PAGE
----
Those sort of thoughts are so hard, right? But it actually does my heart good to know I have a plan for making her little life as joyful and comfortable as it can be. Do you ever think about this for your pet? What would your pet's bucket list look like?
* * *
After one of our quick dinners last week, Mike and I had this quick, simple dessert made with a box cake mix. Byrd didn't get to enjoy any, but don't worry. She had plenty of her own food, which she likes to chomp-chomp-chomp just as Mike and I are going to sleep each night.
My mom made this for us all the time growing up, and it was one of my favorites. The sweet apples and sour cream complement each other perfectly, and the toasted pecans are the perfect nutty touch. Whip it up and throw it in the oven while you eat dinner. Serve it warm with some vanilla bean ice cream on top!
This quick and easy recipe was a dessert staple in my house growing up. The sour cream and apple combination is perfect, particularly with the toasted pecans on top.
1/2 cup cold butter, cut into 1/2-inch cubes
1 box yellow cake mix
1/2 cup sugar
1 teaspoon cinnamon
1/4 teaspoon nutmeg
1/8 teaspoon ground cloves
1 cup sour cream
2 (15-ounce) cans (or 2 cups fresh, peeled) sliced apples
*Note: To toast pecans, spread them out on a baking sheet and bake at 350 degrees F for about 6 minutes or until fragrant, tossing several times.
Preheat oven to 350 degrees F. Spray a 9 x 13-inch baking pan with cooking spray. In a medium bowl, use a pastry cutter or two knives to cut the butter cubes into the cake mix until crumbly. Press this mixture into the prepared pan, building it up slightly on the edges. Bake the crust for 10 minutes. In the meantime, mix together the sugar, cinnamon, nutmeg, and cloves in a small bowl. In a separate small bowl, whisk together the sour cream and egg until smooth.
When the crust is done, arrange the apples on it (I used canned). Sprinkle the cinnamon-sugar mixture over the apples. Drizzle the sour cream mixture over the apples (it won't completely cover them). Bake for 25 minutes or until edges are lightly brown. Don't overbake. Sprinkle on toasted pecans and serve warm with ice cream or whipped cream.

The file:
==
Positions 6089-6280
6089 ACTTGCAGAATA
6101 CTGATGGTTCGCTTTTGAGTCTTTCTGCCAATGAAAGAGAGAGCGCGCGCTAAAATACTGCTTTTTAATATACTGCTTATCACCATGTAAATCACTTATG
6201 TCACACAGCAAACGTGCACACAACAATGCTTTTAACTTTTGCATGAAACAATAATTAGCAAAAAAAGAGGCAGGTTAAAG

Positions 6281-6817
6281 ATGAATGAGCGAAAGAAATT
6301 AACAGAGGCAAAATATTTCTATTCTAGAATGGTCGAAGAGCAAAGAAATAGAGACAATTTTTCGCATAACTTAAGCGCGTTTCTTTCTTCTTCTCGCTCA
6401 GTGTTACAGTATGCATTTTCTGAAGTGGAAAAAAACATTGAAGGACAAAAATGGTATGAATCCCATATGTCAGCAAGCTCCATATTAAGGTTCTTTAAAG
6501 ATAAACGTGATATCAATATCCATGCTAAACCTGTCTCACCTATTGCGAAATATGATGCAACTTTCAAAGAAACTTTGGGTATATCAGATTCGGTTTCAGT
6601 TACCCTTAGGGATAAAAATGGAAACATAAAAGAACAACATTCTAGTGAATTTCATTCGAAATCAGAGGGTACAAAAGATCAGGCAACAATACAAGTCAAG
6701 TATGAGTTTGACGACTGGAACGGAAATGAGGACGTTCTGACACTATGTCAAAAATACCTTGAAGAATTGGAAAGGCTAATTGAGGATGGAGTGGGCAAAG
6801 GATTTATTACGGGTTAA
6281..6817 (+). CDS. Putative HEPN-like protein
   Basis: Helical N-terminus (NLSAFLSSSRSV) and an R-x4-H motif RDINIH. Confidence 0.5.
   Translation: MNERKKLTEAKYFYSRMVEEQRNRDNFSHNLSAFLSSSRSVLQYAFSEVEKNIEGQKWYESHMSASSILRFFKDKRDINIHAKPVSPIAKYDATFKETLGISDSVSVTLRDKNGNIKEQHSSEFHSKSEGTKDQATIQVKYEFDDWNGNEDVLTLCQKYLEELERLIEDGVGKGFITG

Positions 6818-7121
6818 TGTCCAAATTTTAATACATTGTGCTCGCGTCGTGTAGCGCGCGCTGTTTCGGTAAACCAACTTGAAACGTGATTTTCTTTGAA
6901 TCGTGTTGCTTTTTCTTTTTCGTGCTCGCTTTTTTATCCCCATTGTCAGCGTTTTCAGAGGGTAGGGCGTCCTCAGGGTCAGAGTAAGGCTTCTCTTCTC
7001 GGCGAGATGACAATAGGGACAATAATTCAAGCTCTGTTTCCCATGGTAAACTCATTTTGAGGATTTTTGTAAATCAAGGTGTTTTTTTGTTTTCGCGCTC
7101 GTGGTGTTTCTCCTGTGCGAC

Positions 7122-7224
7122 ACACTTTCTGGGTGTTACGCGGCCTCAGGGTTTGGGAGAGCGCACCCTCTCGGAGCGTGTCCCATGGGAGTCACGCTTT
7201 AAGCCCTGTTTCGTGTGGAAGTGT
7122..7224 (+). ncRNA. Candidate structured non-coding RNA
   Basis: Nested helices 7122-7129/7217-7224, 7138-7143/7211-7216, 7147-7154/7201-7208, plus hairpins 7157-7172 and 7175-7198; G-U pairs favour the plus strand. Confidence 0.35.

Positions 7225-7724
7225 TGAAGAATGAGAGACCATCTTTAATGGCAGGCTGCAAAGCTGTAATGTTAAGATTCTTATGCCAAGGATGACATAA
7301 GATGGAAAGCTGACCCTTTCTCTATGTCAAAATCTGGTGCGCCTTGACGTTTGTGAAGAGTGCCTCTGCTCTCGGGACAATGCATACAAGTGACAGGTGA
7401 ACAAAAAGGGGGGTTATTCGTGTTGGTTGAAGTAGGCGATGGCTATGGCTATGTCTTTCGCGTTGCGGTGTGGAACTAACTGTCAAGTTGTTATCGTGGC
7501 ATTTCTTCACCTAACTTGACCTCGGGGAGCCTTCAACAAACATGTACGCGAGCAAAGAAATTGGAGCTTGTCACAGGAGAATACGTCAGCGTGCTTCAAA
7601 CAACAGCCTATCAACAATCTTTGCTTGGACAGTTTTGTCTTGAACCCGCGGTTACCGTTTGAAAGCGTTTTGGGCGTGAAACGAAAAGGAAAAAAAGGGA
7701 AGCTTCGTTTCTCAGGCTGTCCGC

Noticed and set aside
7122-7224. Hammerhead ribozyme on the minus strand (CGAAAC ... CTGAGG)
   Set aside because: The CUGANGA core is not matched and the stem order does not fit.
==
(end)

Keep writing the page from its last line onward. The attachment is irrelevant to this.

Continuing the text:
The teacher across the hall from me is named Julie as well. My last name is Ruble. Hers is Reulbach. We're both have long, blonde hair and blue eyes. We're the same height. We both blog and tweet. We're both energetic (read: spastic) in the classroom. It's easy to get confused.
When I saw Julie's post on her amazing math education blog, I Speak Math, yesterday, I knew I had to write a copycat post. Her post was "A Day in the Life" post, written as part of Drawing on Math's initiative to show what teaching really entails. I'm not a math teacher, but I loved the idea. So here it goes.
A Day in the Life of a Language Arts Teacher
6:00 am - I wake up, stick some oatmeal in the microwave, and jump in the shower.
6:20 am - I dry my hair, doctor up my oatmeal and finally take the dog out to potty. I rush her and feel bad, but it's hard to tell if she's dawdling or really has to go.
6:45 am - I respond to a few emails and check the schedule while eating my oatmeal, taking my medicine, and throwing my dog's bone a few times, hoping she'll feel like I've spent some quality time with her.
7:05 am - I shuffle through the dryer for some clothes to wear. Byrd is whining because she knows I'm about to leave her -- apparently the quality time trick didn't work. I assure her that I'll be back after school, stuff my computer and cord in its case, and grab a pack of popcorn for lunch.
7:30 am - I'm sharing "early teacher" responsibilities with Julie, so on Tuesdays and Thursdays, I'm supposed to get to school by 7:45. At this point I'm usually rushing out the door, trying not to forget a stack of papers or my keys.
7:45 am - I arrive at school and pull up my lesson plan. I write the Do Now and homework up on the board while chatting with a few students who like to come in early and spend time with me. I'd love to just have some quiet work time here, but there are always a series of small fires to put out: "The pen on the reading chart broke," and, "I can't find the book I'm looking for," and of course, the dreaded, "I lost my notebook."
8:00 am - I rush out to make copies and cut apart questions for our discussion groups today.
8:15 am - I find a nice relaxing station on iTunes radio for my first 7th grade class to listen to as they complete their 10 minute Do Now. They're chatty today and late getting started. They also forget to stand their independent reading books up to display what they're reading for the class. I warn them that if they can't handle the freedom of a 7th grade Do Now, they'll be relegated to the structured 6th grade version (which is silent and strictly enforced). Today the Do Now is a discussion reflection where they'll think about what went well and what went poorly in their group discussions last week. They have to set 1-2 goals for themselves in today's discussion, which is the first one they'll receive a grade for.